But this is the world's fifth largest nation (both in terms of territory and population) and the MST is redoubling its efforts to achieve the same for another 150,000 landless families living in about 900 campamentos scattered around the country. Some live in relative comfort, like Maria, while others live in far more precarious situations, but all of them face the constant prospect of displacement. Evicted campesinos are often left with no other option than to set up precarious roadside camps, where they fall back into poverty.
Brazil's 1988 Constitution explicitly provides for state expropriation of unproductive land for agrarian reform, with Article 184 stating that land "not performing its social function" can be taken over for fair compensation in the form of debt bonds. In practice, though, it is groups like the MST that get the ball rolling by identifying and occupying unproductive land. Former Agrarian Development Minister Guilherme Cassell admitted as much in 2007, saying "occupation provokes land reform".
The Constitution also has an adverse possession provision (Article 191) that confers ownership rights on squatters making uncontested productive use of land for five uninterrupted years.
Of course, land-reform activists squatting on private land can be charged for infringing property rights, though a 1996 Supreme Court decision ruled that land occupations designed to hasten reform were "substantially distinct" from criminal acts against property. Though the MST is essentially a non-violent movement, the occupation process has led to some violent — and deadly — confrontations, especially on private land. Naturally, large landholders have a financial interest in all of their land, including the unproductive plots, and some hire militias to forcefully evict squatters from their land. More commonly, though, state military police are deployed to remove the peasant settlers, from public land as well as private land.
Some of these rural conflicts get very ugly indeed. This year there have been several deadly clashes between MST activists and gunmen in the northern state of Pernambuco. On April 1, 2012, MST activist Pedro Bruno was shot dead in the district of Gameleiro. The MST says the killing was ordered by the landowner in retaliation against the re-occupation by activists of land they'd previously been expelled from. Just a week earlier, on March 23, MST coordinator Antônio Tiningo was killed in an ambush in the Jataúba municipality. And that same day, two women and a child were wounded by gunmen in separate attack in Altinho, also in Pernmabuco.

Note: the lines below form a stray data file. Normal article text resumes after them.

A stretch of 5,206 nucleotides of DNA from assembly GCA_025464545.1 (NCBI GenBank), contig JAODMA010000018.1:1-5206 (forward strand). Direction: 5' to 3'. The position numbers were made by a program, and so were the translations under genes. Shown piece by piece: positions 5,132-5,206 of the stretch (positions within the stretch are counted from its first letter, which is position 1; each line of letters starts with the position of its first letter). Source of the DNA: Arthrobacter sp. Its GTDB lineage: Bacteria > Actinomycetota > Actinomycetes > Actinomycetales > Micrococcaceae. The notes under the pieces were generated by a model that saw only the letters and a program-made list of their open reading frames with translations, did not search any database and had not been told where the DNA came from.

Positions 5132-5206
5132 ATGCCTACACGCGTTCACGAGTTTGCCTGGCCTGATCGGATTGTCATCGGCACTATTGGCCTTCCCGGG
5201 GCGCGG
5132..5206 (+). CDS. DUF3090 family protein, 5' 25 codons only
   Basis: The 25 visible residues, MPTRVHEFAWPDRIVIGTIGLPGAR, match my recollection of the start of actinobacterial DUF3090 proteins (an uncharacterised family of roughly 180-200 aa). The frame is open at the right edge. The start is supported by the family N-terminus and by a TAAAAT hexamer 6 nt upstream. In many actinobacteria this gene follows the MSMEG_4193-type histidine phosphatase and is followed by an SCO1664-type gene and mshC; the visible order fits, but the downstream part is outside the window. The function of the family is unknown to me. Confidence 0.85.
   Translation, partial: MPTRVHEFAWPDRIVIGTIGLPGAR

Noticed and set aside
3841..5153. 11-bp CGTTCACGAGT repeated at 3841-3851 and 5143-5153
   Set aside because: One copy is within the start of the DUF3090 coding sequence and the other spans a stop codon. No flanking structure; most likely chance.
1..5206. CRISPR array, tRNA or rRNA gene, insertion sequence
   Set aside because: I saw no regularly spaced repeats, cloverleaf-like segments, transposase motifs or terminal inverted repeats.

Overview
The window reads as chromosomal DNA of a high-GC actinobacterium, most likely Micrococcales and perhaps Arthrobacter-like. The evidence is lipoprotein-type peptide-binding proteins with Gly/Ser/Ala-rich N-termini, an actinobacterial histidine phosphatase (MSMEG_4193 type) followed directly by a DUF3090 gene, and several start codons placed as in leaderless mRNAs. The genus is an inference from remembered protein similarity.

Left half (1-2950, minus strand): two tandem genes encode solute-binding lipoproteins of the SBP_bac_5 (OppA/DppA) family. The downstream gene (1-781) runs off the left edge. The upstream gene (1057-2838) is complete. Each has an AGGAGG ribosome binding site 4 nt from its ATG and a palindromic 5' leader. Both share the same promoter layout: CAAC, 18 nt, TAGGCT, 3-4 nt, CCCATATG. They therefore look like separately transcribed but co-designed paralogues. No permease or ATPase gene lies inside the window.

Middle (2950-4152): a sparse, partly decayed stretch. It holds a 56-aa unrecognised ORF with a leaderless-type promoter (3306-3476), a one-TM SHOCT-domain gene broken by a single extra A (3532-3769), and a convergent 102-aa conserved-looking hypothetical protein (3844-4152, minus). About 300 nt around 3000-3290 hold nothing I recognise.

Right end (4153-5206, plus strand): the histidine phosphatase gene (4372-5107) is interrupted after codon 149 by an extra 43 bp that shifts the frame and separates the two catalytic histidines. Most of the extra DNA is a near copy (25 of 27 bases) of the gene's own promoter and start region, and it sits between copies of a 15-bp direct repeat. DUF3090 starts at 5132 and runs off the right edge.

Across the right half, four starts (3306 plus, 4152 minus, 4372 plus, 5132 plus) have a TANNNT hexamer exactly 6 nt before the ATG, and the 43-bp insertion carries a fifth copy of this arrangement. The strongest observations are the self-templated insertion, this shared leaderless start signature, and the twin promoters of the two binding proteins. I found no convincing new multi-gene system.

And of course, the issue of land reform was central to the impeachment and ousting of President Fernando Lugo in neighbouring Paraguay, which has similarly skewed land distribution and shares Brazil's model of rural development. On June 15, 2012, six police officers and 11 campesinos were killed in a shootout on unproductive land the latter were occupying in the remote town of Curuguaty. In what has been described as a political coup (though the process was technically legal), Lugo was impeached for mishandling the incident.
According to the Pastoral Land Commission (CPT), an ecumenical organisation linked to the Catholic Church and a long-time MST supporter, 1,465 land reform activists and campesinos, including dozens of children, were killed in rural conflicts in Brazil between 1985 and 2006. A CPT report states that only eight per cent of these cases have been brought to trial and that just 20 landlords have been convicted for hiring the gunmen who carried out the killings. Arguably the worst confrontation occurred in the northern state of Pará on April 17, 1996, when 19 campesinos from the MST were shot dead by military police in an incident that has come to be known as the massacre of Eldorado de Carajás. The 146 police officers charged with the killings (and the serious wounding of 70 others) were acquitted at trial, though two senior officers were subsequently found guilty.
For the MST, the violence and subsequent "impunity" for its perpetrators are the product of precisely what they are crusading against — structural inequality in the countryside. And the cosy relationship between the State and large landholding elites, whose Bancada Ruralista (Rural Front) voting bloc is one of the most powerful in the country, has only strengthened with the rise of agribusiness in Brazil.
This model of development was born in Brazil during its 1964 to 1985 military dictatorship, when the state led a large-scale modernisation of the countryside by adopting industrial farming techniques. Many of the traditional latifundio estates became involved in this heavily state-subsidised commercial farming business and eventually with the boom in agricultural commodity exports, foreign investors started flocking to Brazil to invest in land. Now, Brazilian agribusiness is very much entwined with global biotech giants like Monsanto and Cargill.